The Blue team took care of the White team Saturday by a score of 31-14 in Kentucky’s annual Kroger Blue-White Game.

As is usually the case when there isn’t a presumed No. 1, most of the focus was on the battle at quarterback. Last year’s Week 1 starter, Drew Barker, was held out of the game as a precaution as he continues to rehab a back injury.

His replacement for much of 2016, Stephen Johnson, wasn’t overly impressive through the air for the Blue team, completing only 8-of-18 passes for 106 yards with 0 touchdowns and 1 interception — he was also sacked three times. Gunnar Hoak split time with both squads and finished a combined 16-of-24 for 174 yards and 2 TDs with 0 INTs.

However, no matter who ultimately wins the job at the game’s most important position, the Wildcats are Benny Snell’s team.

Originally a 3-star signee out of Westerville (Oh.) High School, Snell was a pleasant surprise in the SEC last season as a true freshman. He ran 186 times for 1,091 yards and 13 scores, and he didn’t even get a touch until Week 3.

There were 70 ball carriers that eclipsed the 1,000-yard plateau last year at the FBS level, but just eight teams in the country had two. UK was one of them with Snell and Stanley “Boom” Williams. With Williams leaving early for the NFL Draft — he’s a long shot to get selected, though — the backfield now belongs to Snell.

Nov 19, 2016; Lexington, KY, USA; Kentucky Wildcats running back Benny Snell (26) runs the ball against Austin Peay Governors defensive back Rodney Saulsberry (27) in the second half at Commonwealth Stadium. Kentucky defeated Austin Peay 49-13. Mandatory Credit: Mark Zerof-USA TODAY Sports

Credit: Mark Zerof-USA TODAY Sports

While he only carried the ball 3 times for 22 yards and a touchdown in the spring game, coach Mark Stoops already knows what Snell (above) can do.

If the ‘Cats hope to continue having a one-two punch on the ground this season, then they must be thrilled with what they saw from Sihiem King. He had 19 rushes for 110 yards and a pair of TDs for the Blue club.

Leapfrogged on the depth chart this past year by Snell, King had just 11 carries for 81 yards and 1 score. But with Williams off to the pros — and offensive coordinator Eddie Gran likely to keep a run-heavy approach — there’s reason to believe that the rising junior will finally get a chance to show what he can do.

Overall, Gran was pleased with the results of King getting more of a workload, although he still made a mistake here and there.

“He’s been performing like that all spring,” Gran told reporters after the game. “He was very productive, and we didn’t do a lot of stuff now. We’ve got some stuff from him, and I think you’re going to be able to see him evolve. We still have to get him to go north and south. The 7-yard-line stuff and losing 5 is unacceptable. But he’s a hard runner and protective of the ball, and that was really good to see. That’s what I wanted to get out of him today.”

No matter who emerges at QB, Kentucky won’t be prolific passing the ball in all likelihood. The Wildcats will surely look to pound the rock again, but giving it to Snell 30-plus times every week is risky.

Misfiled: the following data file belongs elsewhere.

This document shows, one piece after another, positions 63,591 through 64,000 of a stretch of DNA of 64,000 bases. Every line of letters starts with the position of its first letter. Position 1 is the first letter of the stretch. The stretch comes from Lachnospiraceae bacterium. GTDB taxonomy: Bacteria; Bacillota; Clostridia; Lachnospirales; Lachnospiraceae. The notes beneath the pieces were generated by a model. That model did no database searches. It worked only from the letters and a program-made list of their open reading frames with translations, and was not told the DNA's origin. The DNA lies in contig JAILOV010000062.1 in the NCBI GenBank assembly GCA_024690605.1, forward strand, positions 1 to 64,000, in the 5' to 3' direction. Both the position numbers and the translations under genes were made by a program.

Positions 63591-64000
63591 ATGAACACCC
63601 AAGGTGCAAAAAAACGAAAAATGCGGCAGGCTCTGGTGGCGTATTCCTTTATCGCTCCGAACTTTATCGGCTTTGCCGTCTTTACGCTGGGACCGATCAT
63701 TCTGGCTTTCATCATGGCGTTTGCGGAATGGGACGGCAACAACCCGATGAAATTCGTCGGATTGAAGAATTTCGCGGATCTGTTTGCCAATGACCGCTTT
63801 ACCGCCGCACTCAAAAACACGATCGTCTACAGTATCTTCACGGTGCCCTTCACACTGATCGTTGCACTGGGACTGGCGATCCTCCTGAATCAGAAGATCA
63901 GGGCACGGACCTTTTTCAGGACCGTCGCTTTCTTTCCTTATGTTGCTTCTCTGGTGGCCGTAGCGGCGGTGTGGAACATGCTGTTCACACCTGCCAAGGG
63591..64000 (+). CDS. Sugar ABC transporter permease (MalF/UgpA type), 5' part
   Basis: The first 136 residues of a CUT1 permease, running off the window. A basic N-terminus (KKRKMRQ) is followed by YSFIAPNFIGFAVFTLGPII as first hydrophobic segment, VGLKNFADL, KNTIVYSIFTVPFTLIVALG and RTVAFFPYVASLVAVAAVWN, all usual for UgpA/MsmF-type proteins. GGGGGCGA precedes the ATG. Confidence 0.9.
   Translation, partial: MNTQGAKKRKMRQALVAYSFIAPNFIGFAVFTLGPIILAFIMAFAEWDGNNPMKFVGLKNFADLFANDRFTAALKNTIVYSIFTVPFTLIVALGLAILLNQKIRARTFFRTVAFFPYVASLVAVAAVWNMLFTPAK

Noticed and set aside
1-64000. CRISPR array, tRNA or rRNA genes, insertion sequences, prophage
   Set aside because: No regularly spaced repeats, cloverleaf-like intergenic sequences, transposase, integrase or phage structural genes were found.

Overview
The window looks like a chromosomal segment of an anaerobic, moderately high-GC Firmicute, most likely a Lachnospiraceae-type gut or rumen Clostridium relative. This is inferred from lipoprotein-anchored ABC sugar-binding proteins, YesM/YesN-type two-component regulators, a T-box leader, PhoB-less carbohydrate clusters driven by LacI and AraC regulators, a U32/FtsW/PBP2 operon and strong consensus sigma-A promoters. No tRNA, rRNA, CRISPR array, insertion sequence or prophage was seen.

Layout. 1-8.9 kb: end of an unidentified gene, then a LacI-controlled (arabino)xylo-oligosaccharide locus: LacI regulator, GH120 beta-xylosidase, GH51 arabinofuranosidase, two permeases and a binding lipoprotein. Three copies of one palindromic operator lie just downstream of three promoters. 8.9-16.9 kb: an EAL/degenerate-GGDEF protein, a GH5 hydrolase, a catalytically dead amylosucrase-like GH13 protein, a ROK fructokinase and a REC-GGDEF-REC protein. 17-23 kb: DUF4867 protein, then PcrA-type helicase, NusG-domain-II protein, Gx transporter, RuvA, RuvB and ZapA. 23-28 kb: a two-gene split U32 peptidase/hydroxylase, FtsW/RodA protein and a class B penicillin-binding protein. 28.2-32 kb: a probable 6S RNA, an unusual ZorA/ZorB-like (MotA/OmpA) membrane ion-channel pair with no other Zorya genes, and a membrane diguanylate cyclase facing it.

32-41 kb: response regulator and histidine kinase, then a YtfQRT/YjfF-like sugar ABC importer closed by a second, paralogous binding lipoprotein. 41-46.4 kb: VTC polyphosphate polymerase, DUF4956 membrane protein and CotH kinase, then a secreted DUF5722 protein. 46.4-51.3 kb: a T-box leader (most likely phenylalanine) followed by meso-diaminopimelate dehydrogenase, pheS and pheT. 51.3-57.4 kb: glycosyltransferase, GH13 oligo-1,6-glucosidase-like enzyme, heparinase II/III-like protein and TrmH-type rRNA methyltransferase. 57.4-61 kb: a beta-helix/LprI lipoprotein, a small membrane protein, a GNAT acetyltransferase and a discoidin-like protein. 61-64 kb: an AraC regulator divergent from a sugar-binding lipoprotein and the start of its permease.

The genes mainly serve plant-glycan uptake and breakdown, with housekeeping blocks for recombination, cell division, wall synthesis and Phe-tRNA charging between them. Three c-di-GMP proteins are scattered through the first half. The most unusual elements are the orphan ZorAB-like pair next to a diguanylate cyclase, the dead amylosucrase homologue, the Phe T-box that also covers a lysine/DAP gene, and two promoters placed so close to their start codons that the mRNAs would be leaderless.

“He’s a real elusive guy, real loose,” Snell said of King. “He’s good at making people miss. You know, the one thing with Si is he can make anybody miss. But the one thing that we always just work on with him is I just try to just get him upfield right away because it be like third down, third-and-2, and he got to get them first downs. He will bounce a lot and break a lot and he’ll get it eventually, but I just try to get him to make one cut right away. But his vision and how elusive he is, he is very special.”

Presumably, the QB competition coming into spring practice was Barker vs. Johnson. However, Barker being held out of action and Johnson’s shaky performance opened the door for Hoak — UK managed to keep the redshirt on him last season — to make it a three-way race. Stoops (below) may have more questions now than answers under center.

Nov 12, 2016; Knoxville, TN, USA; Kentucky Wildcats head coach Mark Stoops during the third quarter against the Tennessee Volunteers at Neyland Stadium. Mandatory Credit: Randy Sartin-USA TODAY Sports

Credit: Randy Sartin-USA TODAY Sports

“He’s been very poised,” Stoops said of Hoak. “You see he’s effortless at times, and I just like the way he handles himself back there. He throws a very catchable football. He’s very accurate. The more experience he gets, the better he looks.”

The quarterback situation is cloudier than Stoops would like, but his depth chart at tailback seems to have survived Williams’ departure.

“I say we’re real confident,” King said. “We push each other. We all work hard, go hard in all of our drills. We boost each other and motivate each other to be great every day, if that comes from doing every drill full speed, finishing full speed, finishing every run full speed. Even though it’s a busted play, you still gotta finish that run like 10 yards down the field even though it’s a busted play. We just hold each other accountable.”

The East is there for the taking this season. Two-time defending champion Florida remains unproven at QB. Georgia hasn’t played as well as its recruiting suggests it should. Tennessee lost a ton of talent off last year’s roster.

After a horrid start in 2016 — blowing the opener to Southern Miss at home was especially ugly — UK won its final two games on the schedule and went bowling for the first time during the Stoops regime. The ‘Cats upsetting Louisville and Heisman Trophy winner Lamar Jackson in the regular-season finale was an eye opener, too.

While Kentucky is a blue blood on the hardwood, it never will be on the gridiron. Still, Stoops and Co. have a chance to play spoiler.

John Crist is the senior writer for Saturday Down South, a member of the FWAA and a voter for the Heisman Trophy. Send him an e-mail, like him on Facebook or follow him on Twitter.